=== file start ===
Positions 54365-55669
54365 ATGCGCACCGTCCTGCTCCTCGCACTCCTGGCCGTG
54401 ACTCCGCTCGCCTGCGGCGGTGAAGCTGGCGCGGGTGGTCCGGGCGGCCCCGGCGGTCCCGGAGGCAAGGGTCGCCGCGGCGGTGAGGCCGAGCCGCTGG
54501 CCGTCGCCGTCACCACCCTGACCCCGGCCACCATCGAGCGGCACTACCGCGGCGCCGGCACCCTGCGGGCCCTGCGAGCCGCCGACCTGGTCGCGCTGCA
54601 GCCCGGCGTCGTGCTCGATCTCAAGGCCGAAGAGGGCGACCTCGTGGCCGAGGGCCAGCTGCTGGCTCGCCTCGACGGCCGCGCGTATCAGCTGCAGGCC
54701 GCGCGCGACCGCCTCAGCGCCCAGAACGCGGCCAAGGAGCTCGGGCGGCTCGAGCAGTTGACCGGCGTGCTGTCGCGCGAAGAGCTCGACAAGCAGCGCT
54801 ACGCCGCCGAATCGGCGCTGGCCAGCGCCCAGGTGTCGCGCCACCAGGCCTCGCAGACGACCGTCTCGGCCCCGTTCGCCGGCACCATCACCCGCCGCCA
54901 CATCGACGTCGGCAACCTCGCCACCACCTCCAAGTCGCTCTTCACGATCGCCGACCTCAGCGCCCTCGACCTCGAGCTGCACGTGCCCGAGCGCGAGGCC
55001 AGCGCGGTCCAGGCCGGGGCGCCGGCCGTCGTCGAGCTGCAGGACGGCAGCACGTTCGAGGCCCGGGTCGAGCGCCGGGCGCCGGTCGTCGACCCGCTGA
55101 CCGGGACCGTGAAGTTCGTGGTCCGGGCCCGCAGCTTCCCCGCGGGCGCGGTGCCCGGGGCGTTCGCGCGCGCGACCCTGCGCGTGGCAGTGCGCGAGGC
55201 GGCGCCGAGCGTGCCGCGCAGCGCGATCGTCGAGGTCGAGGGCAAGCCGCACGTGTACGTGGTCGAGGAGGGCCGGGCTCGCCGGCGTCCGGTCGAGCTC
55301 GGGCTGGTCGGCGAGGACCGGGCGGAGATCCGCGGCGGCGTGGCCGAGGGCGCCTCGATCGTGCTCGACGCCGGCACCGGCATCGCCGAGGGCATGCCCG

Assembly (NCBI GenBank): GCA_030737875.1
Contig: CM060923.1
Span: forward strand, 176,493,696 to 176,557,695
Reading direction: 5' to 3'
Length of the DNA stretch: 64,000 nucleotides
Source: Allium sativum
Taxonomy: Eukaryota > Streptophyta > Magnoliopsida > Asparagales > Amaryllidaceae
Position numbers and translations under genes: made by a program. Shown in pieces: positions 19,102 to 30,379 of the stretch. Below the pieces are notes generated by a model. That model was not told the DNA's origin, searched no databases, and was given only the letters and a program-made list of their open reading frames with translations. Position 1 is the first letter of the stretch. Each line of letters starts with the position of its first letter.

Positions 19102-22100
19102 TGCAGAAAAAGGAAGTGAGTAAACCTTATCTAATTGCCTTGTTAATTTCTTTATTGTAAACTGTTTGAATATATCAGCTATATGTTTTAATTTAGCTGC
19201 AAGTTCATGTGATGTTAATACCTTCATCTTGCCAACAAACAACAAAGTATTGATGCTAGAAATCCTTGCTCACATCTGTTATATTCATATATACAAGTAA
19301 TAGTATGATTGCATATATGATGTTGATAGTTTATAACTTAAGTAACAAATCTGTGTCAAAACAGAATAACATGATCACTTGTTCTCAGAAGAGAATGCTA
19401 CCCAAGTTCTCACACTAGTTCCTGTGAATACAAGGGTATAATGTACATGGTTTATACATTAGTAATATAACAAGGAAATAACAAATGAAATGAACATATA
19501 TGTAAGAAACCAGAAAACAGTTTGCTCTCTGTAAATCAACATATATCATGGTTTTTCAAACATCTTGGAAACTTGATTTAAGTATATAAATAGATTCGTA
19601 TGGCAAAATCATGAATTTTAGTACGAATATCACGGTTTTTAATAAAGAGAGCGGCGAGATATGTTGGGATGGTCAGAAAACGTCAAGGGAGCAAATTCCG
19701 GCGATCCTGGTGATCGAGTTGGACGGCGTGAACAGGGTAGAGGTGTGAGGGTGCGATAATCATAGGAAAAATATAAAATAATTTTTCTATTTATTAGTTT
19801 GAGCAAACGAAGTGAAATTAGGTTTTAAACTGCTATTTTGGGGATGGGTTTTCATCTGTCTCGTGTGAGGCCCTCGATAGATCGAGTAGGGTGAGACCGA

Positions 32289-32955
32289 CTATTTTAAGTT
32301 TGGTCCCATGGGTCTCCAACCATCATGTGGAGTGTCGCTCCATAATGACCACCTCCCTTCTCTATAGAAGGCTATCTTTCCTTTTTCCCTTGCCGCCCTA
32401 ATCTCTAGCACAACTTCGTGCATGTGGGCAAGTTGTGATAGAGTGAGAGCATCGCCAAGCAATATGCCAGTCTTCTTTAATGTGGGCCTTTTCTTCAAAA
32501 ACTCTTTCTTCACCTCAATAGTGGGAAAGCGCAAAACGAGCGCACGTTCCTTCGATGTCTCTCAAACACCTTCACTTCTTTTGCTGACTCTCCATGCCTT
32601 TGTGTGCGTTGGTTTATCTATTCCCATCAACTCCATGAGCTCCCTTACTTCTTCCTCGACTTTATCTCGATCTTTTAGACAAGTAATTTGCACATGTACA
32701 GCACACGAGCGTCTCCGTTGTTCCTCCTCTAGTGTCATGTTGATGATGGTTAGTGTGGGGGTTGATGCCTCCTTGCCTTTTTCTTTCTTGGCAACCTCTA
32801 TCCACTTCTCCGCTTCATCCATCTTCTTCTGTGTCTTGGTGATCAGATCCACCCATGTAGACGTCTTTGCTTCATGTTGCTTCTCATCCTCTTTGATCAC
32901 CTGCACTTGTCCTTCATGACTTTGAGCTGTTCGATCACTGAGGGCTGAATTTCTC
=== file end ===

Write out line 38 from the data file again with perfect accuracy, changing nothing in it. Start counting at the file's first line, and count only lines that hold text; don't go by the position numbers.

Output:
32901 CTGCACTTGTCCTTCATGACTTTGAGCTGTTCGATCACTGAGGGCTGAATTTCTC